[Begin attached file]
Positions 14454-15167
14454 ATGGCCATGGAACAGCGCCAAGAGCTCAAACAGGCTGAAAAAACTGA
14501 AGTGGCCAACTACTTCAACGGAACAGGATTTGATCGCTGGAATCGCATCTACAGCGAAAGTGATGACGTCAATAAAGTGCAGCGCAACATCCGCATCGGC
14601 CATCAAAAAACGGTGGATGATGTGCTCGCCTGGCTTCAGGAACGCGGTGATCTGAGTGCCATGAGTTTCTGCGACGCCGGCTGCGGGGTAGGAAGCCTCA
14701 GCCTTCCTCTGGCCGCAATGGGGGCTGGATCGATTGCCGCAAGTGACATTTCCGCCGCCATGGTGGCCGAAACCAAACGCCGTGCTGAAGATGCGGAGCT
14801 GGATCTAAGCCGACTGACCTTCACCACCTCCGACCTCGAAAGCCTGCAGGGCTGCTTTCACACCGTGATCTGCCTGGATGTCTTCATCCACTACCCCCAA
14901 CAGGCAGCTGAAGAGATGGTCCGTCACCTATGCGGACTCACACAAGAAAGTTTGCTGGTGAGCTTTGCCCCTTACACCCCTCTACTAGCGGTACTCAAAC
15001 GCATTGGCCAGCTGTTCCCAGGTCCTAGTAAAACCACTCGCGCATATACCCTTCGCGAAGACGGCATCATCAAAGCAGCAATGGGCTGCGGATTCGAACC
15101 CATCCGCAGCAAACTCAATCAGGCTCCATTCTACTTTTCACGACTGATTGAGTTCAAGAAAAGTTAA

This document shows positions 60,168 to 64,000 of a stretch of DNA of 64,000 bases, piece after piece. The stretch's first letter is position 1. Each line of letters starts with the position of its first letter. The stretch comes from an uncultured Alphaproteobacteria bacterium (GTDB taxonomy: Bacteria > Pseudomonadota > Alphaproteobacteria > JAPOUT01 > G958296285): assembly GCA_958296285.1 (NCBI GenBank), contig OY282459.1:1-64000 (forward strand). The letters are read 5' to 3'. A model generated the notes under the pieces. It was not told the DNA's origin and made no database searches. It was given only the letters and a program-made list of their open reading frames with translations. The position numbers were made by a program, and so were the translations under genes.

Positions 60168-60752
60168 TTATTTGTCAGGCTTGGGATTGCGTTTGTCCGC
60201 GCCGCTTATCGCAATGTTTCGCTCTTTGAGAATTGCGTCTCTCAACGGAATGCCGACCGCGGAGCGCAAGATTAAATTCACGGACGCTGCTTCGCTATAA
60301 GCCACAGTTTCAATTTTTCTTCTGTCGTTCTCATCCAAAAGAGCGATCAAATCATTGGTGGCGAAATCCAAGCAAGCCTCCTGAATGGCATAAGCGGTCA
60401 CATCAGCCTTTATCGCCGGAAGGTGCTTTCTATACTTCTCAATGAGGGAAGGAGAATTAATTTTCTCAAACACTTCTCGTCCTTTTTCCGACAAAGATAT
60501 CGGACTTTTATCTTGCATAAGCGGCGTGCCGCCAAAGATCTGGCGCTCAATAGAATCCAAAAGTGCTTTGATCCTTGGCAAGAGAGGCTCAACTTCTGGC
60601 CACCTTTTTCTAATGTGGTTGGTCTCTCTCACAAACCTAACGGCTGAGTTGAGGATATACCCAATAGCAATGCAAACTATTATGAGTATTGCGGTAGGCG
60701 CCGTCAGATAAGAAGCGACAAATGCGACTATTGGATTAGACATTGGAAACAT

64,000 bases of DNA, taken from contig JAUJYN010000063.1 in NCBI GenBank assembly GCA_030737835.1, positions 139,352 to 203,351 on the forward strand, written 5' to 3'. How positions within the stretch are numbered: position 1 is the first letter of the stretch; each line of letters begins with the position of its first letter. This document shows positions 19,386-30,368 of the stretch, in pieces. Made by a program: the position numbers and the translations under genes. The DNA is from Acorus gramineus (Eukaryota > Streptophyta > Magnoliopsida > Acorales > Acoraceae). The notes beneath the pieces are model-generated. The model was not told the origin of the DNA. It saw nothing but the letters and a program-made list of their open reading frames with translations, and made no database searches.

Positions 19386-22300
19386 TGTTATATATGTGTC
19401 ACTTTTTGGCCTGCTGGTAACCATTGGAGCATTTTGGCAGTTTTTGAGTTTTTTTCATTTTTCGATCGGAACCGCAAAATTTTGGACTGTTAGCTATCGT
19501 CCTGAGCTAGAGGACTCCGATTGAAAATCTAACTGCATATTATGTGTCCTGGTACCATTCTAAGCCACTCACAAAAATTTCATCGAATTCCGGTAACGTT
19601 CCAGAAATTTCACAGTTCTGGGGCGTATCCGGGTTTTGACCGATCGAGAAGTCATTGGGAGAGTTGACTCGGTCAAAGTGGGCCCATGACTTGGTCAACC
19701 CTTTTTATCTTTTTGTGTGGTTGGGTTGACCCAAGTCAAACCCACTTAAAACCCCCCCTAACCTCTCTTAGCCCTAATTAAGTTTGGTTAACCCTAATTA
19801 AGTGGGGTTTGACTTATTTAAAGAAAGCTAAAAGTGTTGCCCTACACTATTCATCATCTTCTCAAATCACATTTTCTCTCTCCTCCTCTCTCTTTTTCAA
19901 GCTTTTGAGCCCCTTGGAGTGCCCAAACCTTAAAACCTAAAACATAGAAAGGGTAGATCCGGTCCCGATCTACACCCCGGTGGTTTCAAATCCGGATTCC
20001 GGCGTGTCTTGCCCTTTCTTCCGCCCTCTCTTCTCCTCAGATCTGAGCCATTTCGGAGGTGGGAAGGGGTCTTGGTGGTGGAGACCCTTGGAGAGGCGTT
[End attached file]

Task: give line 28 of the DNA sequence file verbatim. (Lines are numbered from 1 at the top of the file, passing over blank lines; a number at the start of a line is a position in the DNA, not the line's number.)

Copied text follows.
20001 GGCGTGTCTTGCCCTTTCTTCCGCCCTCTCTTCTCCTCAGATCTGAGCCATTTCGGAGGTGGGAAGGGGTCTTGGTGGTGGAGACCCTTGGAGAGGCGTT